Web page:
The State submittal is also available for public inspection at the State Air Agency listed below during official business hours by appointment:

New Mexico Environment Department, Air Quality Bureau, 2048 Galisteo, Santa Fe, New Mexico 87505.

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FOR FURTHER INFORMATION CONTACT:

Mr. Alan Shar, Air Planning Section (6PD-L), EPA Region 6, 1445 Ross Avenue, Start Printed Page 23076Dallas, Texas 75202-2733, telephone (214) 665-6691, shar.alan@epa.gov.

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SUPPLEMENTARY INFORMATION:

Table of Contents

I. What action are we proposing?

II. What is an EAC?

III. What is a SIP?

IV. What is the content of San Juan EAC attainment demonstration?

V. Why are we proposing to approve this EAC SIP submittal?

VI. What measures are included in this EAC submittal?

VII. What happens if San Juan County does not meet the EAC milestones?

VIII. Proposed Action

IX. Statutory and Executive Order Reviews

Throughout this document “we,” “us,” and “our” refer to EPA.

I. What Action Are We proposing?

Today we are proposing to approve a revision to the New Mexico SIP under sections 110 and 116 of the Act, as a strengthening of the SIP. This revision will incorporate the San Juan County EAC Clean Air Action Plan into the New Mexico SIP. The EAC is a voluntary agreement between the NMED, the Cities of Aztec, Bloomfield, and Farmington, San Juan County, and EPA. The geographic area included in this EAC consists of San Juan County, with the exception of the Navajo Nation and the Ute Mountain Reservation. See section II of this document for more information on the EAC. The intent of this agreement, known as the San Juan County EAC, is to reduce ozone pollution and thereby maintain the 8-hour ozone standard. The San Juan County EAC sets forth a schedule to develop technical information about ozone pollution, and adopt and implement a Clean Air Action Plan, consisting of emissions control measures to ensure San Juan County achieves compliance with the 8-hour ozone standard by December 31, 2007. The revision also includes an attainment demonstration and associated local voluntary measures.

II. What Is an EAC?

The Early Action Compact was developed to allow communities an opportunity to reduce emissions of ground level ozone pollution sooner than the Act requires. The EAC program was designed for areas that approach or monitor exceedences of the 8-hour ozone standard, but are in attainment for the 1-hour ozone standard. The compact is a voluntary agreement between local communities, States and tribal air quality officials, and EPA which allows States and local entities to make decisions that will accelerate meeting the new 8-hour ozone standard using locally tailored pollution controls instead of Federally mandated control measures. Early planning and early implementation of control measures that improve air quality will likely accelerate protection of public health. The EPA believes the EAC program provides an incentive for early planning, early implementation, and early reductions of air emissions in the affected areas, thus leading to an expeditious attainment and maintenance of the 8-hour ozone standard.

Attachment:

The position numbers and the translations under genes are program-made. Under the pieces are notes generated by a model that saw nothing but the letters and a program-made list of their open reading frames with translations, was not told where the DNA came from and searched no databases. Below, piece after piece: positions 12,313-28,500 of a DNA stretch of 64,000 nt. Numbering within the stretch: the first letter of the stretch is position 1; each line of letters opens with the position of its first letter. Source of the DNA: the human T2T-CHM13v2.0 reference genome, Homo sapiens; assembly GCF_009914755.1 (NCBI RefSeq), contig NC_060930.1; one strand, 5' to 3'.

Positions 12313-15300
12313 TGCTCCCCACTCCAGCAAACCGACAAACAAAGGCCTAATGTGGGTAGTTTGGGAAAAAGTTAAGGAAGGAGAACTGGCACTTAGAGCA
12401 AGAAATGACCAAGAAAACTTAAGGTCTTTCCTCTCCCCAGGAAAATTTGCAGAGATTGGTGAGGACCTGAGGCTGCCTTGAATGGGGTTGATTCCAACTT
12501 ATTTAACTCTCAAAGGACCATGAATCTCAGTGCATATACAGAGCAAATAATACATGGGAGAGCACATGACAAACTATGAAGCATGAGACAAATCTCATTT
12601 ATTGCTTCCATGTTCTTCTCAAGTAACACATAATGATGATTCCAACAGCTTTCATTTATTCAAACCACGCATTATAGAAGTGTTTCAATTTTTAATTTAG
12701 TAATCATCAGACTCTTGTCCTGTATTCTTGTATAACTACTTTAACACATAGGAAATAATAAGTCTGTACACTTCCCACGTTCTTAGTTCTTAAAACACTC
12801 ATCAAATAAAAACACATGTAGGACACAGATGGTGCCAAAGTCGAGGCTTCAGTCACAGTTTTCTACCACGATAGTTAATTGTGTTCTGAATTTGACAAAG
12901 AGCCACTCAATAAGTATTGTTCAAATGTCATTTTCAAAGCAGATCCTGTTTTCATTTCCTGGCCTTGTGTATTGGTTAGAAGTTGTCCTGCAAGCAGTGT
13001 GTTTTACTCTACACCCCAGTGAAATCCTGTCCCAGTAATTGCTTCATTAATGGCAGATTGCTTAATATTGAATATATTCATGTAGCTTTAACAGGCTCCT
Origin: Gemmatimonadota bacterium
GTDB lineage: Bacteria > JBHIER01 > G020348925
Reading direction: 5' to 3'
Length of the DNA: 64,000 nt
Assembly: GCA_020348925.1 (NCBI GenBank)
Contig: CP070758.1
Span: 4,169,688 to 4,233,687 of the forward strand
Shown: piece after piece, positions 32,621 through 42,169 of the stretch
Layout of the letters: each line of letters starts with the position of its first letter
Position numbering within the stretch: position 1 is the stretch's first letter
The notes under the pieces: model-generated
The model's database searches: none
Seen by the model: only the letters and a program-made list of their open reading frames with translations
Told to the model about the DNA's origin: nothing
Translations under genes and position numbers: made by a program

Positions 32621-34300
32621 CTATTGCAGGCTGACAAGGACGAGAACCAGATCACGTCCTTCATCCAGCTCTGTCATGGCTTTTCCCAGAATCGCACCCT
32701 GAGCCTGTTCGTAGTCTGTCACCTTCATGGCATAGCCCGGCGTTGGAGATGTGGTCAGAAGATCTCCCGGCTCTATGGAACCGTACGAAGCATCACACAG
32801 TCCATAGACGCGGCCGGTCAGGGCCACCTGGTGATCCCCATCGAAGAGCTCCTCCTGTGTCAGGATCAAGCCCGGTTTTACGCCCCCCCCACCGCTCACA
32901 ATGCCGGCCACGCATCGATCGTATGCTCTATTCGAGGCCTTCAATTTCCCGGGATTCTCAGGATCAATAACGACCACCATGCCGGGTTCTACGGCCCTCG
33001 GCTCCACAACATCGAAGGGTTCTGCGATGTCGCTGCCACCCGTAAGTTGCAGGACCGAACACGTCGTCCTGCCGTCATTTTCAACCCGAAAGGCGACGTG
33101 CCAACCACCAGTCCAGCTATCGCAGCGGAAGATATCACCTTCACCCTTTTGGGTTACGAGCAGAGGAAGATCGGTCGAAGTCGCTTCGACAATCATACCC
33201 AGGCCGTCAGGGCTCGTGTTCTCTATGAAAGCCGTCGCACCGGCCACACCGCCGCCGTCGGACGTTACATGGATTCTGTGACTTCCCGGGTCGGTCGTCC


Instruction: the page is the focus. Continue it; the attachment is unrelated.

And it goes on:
Communities with EACs will have plans in place to reduce air pollution at least two years earlier than required by the Act. In December 2002, a number of States submitted compact agreements pledging to reduce emissions earlier than required for compliance with the 8-hour ozone standard. These States and local communities had to meet specific criteria, and agreed to meet certain milestones for development and implementation of the compact. States with communities participating in the EAC program had to submit implementation plans for meeting the 8-hour ozone standard by December 31, 2004, rather than June 15, 2007, the deadline for all other areas not meeting the 8-hour standard. The EAC program required communities to develop and implement air pollution control strategies, account for emissions growth, and demonstrate their attainment and maintenance of the 8-hour ozone standard. For more information on the EAC program see section V of our December 16, 2003 (68 FR 70108) publication entitled “Deferral of Effective Date of Nonattainment Designations for 8-hour Ozone National Ambient Air Quality Standards for Early Action Compact Areas.”

On April 15, 2004, EPA designated all areas for the 8-hour ozone standard. The EPA deferred the effective date of nonattainment designations for those EAC areas that were violating the 8-hour standard but continue to meet the compact milestones. We announced the details of this deferral on April 15, 2004 as part of the Clean Air Rules of 2004. See our April 30, 2004 (69 FR 23858) publication entitled “Air Quality Designations and Classifications for the 8-Hour Ozone National Ambient Air Quality Standards; Early Action Compact Areas with Deferred Effective Dates.”

III. What Is a SIP?